The transient receptor potential (TRP) superfamily of cation channels is composed of eight subfamilies, TRPC/V/M/P/ML/A/N/Y, and play distinct sensory roles in response to various environmental stimuli. TRPP2, or polycystin-2, is mutated in autosomal dominant polycystic kidney disease (ADPKD). Recent studies have shown that protein dosage alterations play a critic role in cyst formation and disease progression, but mechanisms controlling TRPP2 expression remain incompletely characterized. TRPP3, or polycystin-L, is a homologue of TRPP2 but itself is not involved in ADPKD. It is a cation channel activated by calcium and protons. How TRPP3 channel function is regulated remains poorly understood. Despite structures of several TRP channels have recently been determined, how their pore gates, which control pore opening or closing, function and whether they share conserved gate residues(s) have remained elusive. In Chapter 2, we found that TRPP2 is translationally up-regulated by endoplasmic reticulum (ER) stress. Using cultured mammalian cells, we first showed that TRPP2 protein expression is up-regulated by ER stress which increases phosphorylation of eukaryotic initiation factor 2α (P-eIF2α). Increasing and reducing P-eIF2α was then found to increase TRPP2 expression and suppress ER stress-induced TRPP2 up-regulation, respectively. PCR and polysome-binding assays showed that ER stress does not affect the TRPP2 mRNA level but increases its binding to ribosomes. By mutation analyses, we found that an upstream open reading frame in the 5’-untranslated region (5’UTR) of TRPP2 mRNA represses TRPP2 translation and mediates ER stress-induced up-regulation. In Chapter 3, we identified far upstream element-binding protein 1 (FUBP1) that binds the 3’UTR of TRPP2 mRNA and suppresses its translation. Using dual-luciferase assays, we first identified nucleotides 691-1044 (called 3FI, located in the 3’UTR of TRPP2 mRNA) that represses the expression of luciferase. Using pull-down assays and mass spectrometry we identified FUBP1 as a 3FI-binding protein. In vitro over-expression of FUBP1 reduced the expression of TRPP2 protein but not mRNA. In embryonic zebrafish, FUBP1 knock-down by morpholino injection increased TRPP2 expression and alleviated tail curling caused by morpholino-mediated knock-down of TRPP2. Conversely, FUBP1 over-expression by mRNA injection significantly increased pronephric cyst occurrence and tail curling. Furthermore, FUBP1 binds directly to eIF4E-binding protein 1, indicating a link to the translation initiation complex. In Chapter 4, we identified a novel TRPP3 C-terminal domain critical for its trimerization and channel function. By SDS-PAGE, blue native PAGE and mutagenesis we first identified a novel C-terminal domain, called C1 (K575-T622), involved in stronger homo-trimerization of TRPP3 than the non-overlapping C-terminal coiled-coil 2 (CC2) domain which was reported to be important for TRPP3 trimerization. By electrophysiology and Xenopus oocyte expression, we found that C1, but not CC2, is critical for TRPP3 channel function. Co-immunoprecipitation and dynamic light scattering experiments further supported involvement of C1 in trimerization. Further, C1 acted as a blocking peptide that inhibits TRPP3 trimerization as well as TRPP3 and TRPP3/PKD1L3 channel function. In Chapter 5, we found that TRPP3 channel function is regulated by N-terminal domain palmitoylation and phosphorylation. By Xenopus oocyte electrophysiology, we first found that Cys-38 residue is functionally important. We then found that TRPP3 channel activity was inhibited by the palmitoylation inhibitor 2-bromopalmitate and rescued by the palmitoylation substrate palmitic acid. By acyl-biotin exchange assays, we showed that TRPP3, but not mutant C38A, is indeed palmitoylated. When Thr-39 was mutated to Asp or Glu to mimic phosphorylation, TRPP3 function was significantly reduced. Furthermore, TRPP3 N-terminus displayed double bands in which the upper band was abolished by λ phosphatase treatment or T39A mutation. In Chapter 6, we investigated gate residues within the distal fragment of helix S6 of TRPV/P/M/C channels based on Xenopus oocyte electrophysiology and hydrophobic gate theory. We found that channel activity drastically increases when TRPV6-Ala616, -Met617, TRPP3-Leu557 or -Ala558, but not any of their proximate residues, was changed to hydrophilic residues. Further mutation studies showed that channel activity strongly correlates with hydrophilicity and inversely with size of residues at these sites, suggesting that TRPV6-Ala616/-Met617 and TRPP3-Leu557/-Ala558 serve as gate residues. Similar studies only identified a single-residue gate in TRPP2(Leu677), TRPM8(Val976) and TRPC4(Iso617). Our identified double consecutive or single gate residues were all hydrophobic and were within motif "LIAM". In summary, our studies constitute valuable contributions to understanding the function and regulation of TRPP2 and TRPP3, and the nature of TRP channel gates.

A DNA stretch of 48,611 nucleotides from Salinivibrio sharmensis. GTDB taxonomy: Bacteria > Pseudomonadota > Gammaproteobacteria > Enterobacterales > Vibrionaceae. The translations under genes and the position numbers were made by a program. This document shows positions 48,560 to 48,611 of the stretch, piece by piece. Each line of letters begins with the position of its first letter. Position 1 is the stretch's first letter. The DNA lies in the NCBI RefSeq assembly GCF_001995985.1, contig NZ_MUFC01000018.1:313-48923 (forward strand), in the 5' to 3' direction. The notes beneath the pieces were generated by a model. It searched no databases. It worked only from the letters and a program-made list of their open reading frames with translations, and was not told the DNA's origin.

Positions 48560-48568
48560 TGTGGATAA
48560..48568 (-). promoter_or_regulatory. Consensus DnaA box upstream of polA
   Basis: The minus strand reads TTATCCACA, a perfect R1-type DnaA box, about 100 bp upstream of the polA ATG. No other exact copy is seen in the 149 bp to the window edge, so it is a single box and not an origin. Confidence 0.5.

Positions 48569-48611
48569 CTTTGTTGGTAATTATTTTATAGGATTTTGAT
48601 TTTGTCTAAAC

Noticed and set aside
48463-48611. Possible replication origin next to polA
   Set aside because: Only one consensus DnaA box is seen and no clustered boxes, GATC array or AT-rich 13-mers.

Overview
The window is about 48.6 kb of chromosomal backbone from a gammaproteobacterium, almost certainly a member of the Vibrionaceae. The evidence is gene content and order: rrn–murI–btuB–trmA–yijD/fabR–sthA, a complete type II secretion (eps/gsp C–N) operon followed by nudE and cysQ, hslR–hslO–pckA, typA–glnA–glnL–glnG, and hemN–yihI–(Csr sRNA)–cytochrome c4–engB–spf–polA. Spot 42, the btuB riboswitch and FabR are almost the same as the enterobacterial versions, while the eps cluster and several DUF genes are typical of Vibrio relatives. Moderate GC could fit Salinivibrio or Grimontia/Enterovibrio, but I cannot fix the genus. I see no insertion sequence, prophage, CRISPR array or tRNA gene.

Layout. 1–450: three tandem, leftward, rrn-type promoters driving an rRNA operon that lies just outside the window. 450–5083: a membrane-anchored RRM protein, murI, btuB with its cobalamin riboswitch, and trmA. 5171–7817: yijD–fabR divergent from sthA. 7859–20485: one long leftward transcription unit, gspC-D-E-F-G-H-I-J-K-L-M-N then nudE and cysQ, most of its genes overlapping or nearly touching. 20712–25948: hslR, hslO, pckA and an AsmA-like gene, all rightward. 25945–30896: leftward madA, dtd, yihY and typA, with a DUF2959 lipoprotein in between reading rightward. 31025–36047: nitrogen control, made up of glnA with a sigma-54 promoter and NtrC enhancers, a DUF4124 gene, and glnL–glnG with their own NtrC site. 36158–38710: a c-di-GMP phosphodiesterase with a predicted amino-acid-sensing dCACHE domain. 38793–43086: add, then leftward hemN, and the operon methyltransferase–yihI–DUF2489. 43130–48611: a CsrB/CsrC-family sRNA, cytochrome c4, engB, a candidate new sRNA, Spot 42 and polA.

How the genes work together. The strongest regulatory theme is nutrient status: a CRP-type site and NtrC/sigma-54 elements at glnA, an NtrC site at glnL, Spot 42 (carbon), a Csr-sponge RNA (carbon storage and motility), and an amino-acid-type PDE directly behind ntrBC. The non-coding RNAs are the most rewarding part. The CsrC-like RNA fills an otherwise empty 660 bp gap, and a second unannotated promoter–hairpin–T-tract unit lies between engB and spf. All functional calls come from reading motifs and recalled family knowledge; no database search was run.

Language
English
DOI
doi:10.7939/R30000C37
Rights
This thesis is made available by the University of Alberta Libraries with permission of the copyright owner solely for the purpose of private, scholarly or scientific research. This thesis, or any portion thereof, may not otherwise be copied or reproduced without the written consent of the copyright owner, except to the extent permitted by Canadian copyright law.
Citation for previous publication

File Details

Date Uploaded
Date Modified
2017-03-28T20:36:31.380+00:00
Audit Status
Audits have not yet been run on this file.
Characterization
File format: pdf (PDF/A)
Mime type: application/pdf
File size: 9903964
Last modified: 2017:06:13 12:27:11-06:00
Filename: Zheng_Wang_201703_PhD.pdf
Original checksum: 257d685803c42867fcdca58db74dbc1c
Activity of users you follow
User Activity Date